These nibs from Japan are hand cut, extremely smooth, and long-lasting. They are chrome plated and have a medium flex. Great for Spencerian. Smooth writing with no burrs or scratchiness. Highly recommended by Michael Sull.
A popular nib for Copperplate. Good flexibility - not too stiff, not too flexible. Very thin hairlines and good swells. Works for scripts 3/16-1/16". Sharp point but will work on slightly textured surfaces. Tends to catch on upstrokes.
N120. Leonardt Principal EF Nib N120.EF Principal Nib
You can now purchase a modern nib that is equal to the best of the vintage nibs. Brian Walker, a respected pointed pen enthusiast, has worked with a pen manufacturer to duplicate the quality and performance of the legendary Gillott No 1 Principality. The new nib has received rave reviews for both Copperplate and Spencerian. It’s flexible and responsive and gives fine hairlines, but is smooth-writing and catches the paper less.
A very popular and versatile nib for Copperplate and Modern Calligraphy. It is very flexible and can provide great contrast between thin and thick strokes. Moderate pressure will produce swells, and by pressing harder, bold strokes are possible. With its fine hairlines, the nib works for very small writing, to a 1/8-inch x-height. This nib is of consistent manufacture (defective nibs are rare). It tends to catch less on upstrokes than other extra-fine pointed nibs, making it more suitable for papers with some texture. This nib is well-suited for intermediate and advanced calligraphers, but it is not recommended for beginners. Because of its shape, it is also called Arrow Nib.
Linda Schneider’s favorite pointed nib is the Brause 66EF. It is the one she uses most often; she says it is "tiny, but mighty." She notes how it writes longer on one dip than most larger nibs (it may be small, but it holds a lot of ink) and that its flexibility allows for especially nice thicks. With the Brause 66EF she can get the "tiniest of hairlines and beautiful swells."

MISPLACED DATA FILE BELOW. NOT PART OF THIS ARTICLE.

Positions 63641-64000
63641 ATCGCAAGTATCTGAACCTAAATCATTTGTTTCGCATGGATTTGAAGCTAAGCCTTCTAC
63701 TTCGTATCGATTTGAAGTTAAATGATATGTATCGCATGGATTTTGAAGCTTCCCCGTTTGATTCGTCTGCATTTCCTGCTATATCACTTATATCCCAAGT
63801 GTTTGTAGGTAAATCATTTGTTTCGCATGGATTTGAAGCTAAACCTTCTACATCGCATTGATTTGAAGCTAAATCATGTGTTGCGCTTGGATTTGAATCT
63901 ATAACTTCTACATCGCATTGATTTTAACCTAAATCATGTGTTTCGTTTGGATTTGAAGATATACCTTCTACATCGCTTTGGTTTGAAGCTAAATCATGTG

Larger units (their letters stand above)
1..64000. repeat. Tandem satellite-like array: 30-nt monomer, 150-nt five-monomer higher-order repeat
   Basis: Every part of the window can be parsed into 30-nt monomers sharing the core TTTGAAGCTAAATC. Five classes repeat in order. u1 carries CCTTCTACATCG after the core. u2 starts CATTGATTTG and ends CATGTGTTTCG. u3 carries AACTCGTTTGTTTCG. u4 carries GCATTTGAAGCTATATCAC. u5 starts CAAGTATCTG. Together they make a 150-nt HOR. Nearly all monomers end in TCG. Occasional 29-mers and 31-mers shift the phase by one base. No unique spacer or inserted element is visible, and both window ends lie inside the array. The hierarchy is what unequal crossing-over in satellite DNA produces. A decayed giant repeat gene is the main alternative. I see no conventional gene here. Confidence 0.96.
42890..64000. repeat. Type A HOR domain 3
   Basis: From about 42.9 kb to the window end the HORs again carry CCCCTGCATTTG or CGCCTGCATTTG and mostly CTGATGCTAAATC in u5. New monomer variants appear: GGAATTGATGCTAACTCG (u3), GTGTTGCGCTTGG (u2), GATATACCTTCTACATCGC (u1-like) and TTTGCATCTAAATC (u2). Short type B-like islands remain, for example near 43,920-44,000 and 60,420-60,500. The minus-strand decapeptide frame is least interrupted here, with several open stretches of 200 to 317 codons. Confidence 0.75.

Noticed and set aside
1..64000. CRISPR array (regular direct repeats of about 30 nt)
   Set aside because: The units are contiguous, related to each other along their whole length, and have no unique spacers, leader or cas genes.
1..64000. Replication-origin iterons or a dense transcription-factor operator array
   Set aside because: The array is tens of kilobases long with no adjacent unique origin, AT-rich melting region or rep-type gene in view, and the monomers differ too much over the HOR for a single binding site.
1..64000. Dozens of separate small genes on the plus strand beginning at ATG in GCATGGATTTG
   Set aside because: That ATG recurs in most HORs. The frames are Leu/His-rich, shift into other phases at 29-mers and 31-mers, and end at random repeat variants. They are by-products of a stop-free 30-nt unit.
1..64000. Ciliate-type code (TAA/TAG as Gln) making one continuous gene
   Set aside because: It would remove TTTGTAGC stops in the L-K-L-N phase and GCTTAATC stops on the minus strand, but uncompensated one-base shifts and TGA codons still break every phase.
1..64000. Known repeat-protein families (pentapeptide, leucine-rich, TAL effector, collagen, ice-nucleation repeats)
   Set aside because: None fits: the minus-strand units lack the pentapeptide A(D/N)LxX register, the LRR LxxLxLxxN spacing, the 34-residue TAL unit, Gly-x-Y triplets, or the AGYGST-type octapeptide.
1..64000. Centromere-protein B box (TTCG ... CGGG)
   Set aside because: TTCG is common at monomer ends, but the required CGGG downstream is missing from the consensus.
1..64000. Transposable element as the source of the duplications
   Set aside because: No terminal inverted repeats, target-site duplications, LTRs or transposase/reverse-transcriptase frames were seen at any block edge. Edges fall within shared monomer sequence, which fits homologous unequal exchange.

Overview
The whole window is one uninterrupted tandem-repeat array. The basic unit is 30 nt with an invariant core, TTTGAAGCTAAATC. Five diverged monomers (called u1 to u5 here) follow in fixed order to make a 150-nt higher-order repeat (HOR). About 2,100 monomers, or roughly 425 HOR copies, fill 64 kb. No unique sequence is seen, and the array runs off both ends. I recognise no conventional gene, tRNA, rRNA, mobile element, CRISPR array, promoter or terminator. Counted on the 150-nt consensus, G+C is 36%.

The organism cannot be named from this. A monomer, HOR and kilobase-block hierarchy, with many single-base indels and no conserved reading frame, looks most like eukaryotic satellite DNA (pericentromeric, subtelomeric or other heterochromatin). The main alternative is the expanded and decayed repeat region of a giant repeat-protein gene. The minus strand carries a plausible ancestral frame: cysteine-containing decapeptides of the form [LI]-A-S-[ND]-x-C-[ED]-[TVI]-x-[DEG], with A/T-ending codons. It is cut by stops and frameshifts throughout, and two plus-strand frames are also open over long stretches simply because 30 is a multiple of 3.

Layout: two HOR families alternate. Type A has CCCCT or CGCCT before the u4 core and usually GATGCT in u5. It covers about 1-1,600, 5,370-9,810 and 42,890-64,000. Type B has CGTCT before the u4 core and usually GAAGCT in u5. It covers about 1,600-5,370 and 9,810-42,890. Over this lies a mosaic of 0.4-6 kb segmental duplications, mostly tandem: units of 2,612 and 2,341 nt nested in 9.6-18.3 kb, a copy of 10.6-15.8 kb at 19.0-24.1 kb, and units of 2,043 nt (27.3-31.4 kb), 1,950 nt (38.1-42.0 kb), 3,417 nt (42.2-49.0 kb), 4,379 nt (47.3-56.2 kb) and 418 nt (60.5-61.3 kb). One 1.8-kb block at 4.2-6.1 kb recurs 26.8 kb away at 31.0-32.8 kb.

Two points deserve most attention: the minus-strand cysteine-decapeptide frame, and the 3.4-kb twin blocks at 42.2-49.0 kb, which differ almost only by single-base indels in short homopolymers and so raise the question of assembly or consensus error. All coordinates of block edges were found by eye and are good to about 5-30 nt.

A very popular and dependable bronze-finish nib that is great for Copperplate, Spencerian, and other pointed-pen scripts. The Hunt 22 has good flexibility -- not too flexible, not too stiff and can produce very thin hairlines and good swells. The nib works for x-heights of 3/16"-1/16". It has a sharp point but will work on slightly textured surfaces, though it will have a tendency to catch on upstrokes on those papers. Compared to the Gillott 303, the Hunt 22 point is less sharp, and it has more stiffness, so more pressure will be required to create thick shades (swells).
Vintage Hunt 22 nibs (N93-V) are also available. When they were made, many decades ago, a higher quality of steel and craftmanship was employed in nib manufacture. They have similar characteristics, but are of a better quality.
A very steady and durable nib, the Hunt 101 is a great choice for projects that require larger writing with x-heights above 1/4". It can be used on most paper surfaces, though it can have a tendency to catch on the upstroke when used on a rougher surface. The Hunt 101 requires firm and deliberate pressure to open swells, while its strength and steadiness makes it an ideal selection for student practice. Bronze finish.